One Hundred Pubs In A Small Town Built By A Former Convict
Echuca was founded by one of the most entrepreneurial personalities of the early colonial era, a former convict named Henry Hopwood. In 1850 he bought a small boat to transport people and goods through the Murray River near the junction Campaspe. As the relatively small settlement Hopwood’s Ferry business grew, a small town became The City of Echuca. The post office of Hopwood, Punt, opened its doors around 1854 and was renamed Echuca Post Office on January 1, 1855.
While the settlers in Echuca treated the native Australians with relative friendliness, their way of life was irrevocably changed by their relationship with the Europeans. From the late 1820s to the 1850s, smallpox threatened their well-being and became the margins of the people living on the banks of the Murray River, occasionally entering the European economy as fishermen and laborers.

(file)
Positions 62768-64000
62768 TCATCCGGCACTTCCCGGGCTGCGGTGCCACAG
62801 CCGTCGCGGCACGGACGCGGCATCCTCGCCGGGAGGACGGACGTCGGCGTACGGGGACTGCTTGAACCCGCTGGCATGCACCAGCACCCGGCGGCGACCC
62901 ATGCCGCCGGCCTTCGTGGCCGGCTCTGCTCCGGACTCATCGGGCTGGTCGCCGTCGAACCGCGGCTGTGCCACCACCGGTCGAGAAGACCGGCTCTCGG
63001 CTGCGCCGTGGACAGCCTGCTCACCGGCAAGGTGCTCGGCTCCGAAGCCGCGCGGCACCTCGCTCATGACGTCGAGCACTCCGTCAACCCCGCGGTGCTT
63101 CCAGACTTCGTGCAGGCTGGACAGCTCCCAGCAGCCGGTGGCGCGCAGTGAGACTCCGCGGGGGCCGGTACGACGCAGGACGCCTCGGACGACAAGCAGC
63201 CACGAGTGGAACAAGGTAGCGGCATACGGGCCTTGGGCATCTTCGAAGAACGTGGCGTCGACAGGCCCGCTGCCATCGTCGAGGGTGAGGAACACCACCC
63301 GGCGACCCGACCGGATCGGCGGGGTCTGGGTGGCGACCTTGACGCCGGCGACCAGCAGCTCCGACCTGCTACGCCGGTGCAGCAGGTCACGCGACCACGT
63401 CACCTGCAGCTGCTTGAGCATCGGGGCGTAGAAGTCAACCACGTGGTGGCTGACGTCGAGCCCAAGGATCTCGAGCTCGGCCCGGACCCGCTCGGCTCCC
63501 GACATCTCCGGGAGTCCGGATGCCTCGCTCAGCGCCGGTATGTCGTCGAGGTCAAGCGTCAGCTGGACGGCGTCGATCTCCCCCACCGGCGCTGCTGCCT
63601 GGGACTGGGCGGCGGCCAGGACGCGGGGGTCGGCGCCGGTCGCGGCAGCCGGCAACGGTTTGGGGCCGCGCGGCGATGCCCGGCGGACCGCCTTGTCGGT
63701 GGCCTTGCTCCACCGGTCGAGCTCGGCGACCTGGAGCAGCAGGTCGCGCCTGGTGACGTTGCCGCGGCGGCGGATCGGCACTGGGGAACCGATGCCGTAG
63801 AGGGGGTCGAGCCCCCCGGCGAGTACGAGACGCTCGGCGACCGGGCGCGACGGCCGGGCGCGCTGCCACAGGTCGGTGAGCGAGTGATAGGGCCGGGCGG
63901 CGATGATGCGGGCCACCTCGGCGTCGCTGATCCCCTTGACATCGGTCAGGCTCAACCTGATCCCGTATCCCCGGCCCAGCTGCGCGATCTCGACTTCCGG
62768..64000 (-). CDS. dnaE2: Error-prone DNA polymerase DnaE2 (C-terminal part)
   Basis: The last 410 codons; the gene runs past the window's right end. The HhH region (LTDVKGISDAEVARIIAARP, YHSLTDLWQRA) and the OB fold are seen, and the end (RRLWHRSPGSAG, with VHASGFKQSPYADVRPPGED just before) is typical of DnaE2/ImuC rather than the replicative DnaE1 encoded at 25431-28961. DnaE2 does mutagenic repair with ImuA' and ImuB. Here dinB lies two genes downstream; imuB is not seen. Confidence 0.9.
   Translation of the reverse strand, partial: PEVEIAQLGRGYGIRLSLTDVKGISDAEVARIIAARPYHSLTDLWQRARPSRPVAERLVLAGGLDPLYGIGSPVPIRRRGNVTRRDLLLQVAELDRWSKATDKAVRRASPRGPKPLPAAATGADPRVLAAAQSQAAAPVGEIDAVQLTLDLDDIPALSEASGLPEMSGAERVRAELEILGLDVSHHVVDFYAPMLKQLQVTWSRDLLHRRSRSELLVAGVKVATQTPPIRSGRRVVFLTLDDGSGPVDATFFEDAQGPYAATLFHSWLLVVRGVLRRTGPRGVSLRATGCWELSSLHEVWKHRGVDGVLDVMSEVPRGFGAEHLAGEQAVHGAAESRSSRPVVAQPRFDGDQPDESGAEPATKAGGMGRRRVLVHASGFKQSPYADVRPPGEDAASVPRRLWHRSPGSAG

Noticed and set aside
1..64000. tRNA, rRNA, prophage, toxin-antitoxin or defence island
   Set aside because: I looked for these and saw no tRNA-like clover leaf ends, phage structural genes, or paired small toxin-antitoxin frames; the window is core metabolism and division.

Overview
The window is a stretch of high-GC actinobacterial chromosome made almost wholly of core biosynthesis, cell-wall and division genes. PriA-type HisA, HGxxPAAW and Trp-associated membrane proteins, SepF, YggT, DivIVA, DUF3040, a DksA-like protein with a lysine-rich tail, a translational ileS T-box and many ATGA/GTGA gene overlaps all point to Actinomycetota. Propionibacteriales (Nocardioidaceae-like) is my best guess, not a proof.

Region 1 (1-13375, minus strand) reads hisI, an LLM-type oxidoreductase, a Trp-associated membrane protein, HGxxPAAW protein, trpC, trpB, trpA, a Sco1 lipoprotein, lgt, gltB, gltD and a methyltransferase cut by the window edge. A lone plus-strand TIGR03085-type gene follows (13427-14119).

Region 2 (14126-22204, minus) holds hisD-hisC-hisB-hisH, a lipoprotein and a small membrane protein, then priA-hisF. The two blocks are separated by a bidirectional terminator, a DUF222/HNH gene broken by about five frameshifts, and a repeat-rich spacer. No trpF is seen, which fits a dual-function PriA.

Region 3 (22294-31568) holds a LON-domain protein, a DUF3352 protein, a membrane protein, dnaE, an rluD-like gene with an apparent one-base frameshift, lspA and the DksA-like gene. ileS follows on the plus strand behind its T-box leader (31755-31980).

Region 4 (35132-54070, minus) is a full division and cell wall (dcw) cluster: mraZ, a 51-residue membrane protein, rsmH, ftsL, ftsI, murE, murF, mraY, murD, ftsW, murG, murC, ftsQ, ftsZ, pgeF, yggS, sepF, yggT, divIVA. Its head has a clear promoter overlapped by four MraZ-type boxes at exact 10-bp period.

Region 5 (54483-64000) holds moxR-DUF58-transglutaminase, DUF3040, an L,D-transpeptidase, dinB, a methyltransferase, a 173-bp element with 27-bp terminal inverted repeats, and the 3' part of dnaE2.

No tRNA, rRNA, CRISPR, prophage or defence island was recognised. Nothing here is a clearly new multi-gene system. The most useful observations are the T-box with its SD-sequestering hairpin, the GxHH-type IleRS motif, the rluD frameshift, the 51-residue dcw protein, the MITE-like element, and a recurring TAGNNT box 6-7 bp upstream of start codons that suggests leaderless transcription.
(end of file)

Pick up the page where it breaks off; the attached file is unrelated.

Port of Australia From The Inside
In the 1870s Echuca was the largest inland port in Australia. Echuca was the shortest point between the Murray River and the Capital of Melbourne. It was an important river port and a railroad crossing. The steam-powered rowing boats reached the 400-metre-long Echuca Wharf Redgum, which was to be unloaded and transported by rail to Melbourne. Wool, wheat, other grains, livestock and wood were the most common cargo. The pier was added to the World Heritage List.
This industrial boom has resulted in a fast-growing population of more than 15,000 and more than one hundred pubs (hotels) that are claimed to exist in the Echuca district at some point. An iron bridge was built in 1878 by the NSW Railways Department over the Murray River.
Lucid Being – Ash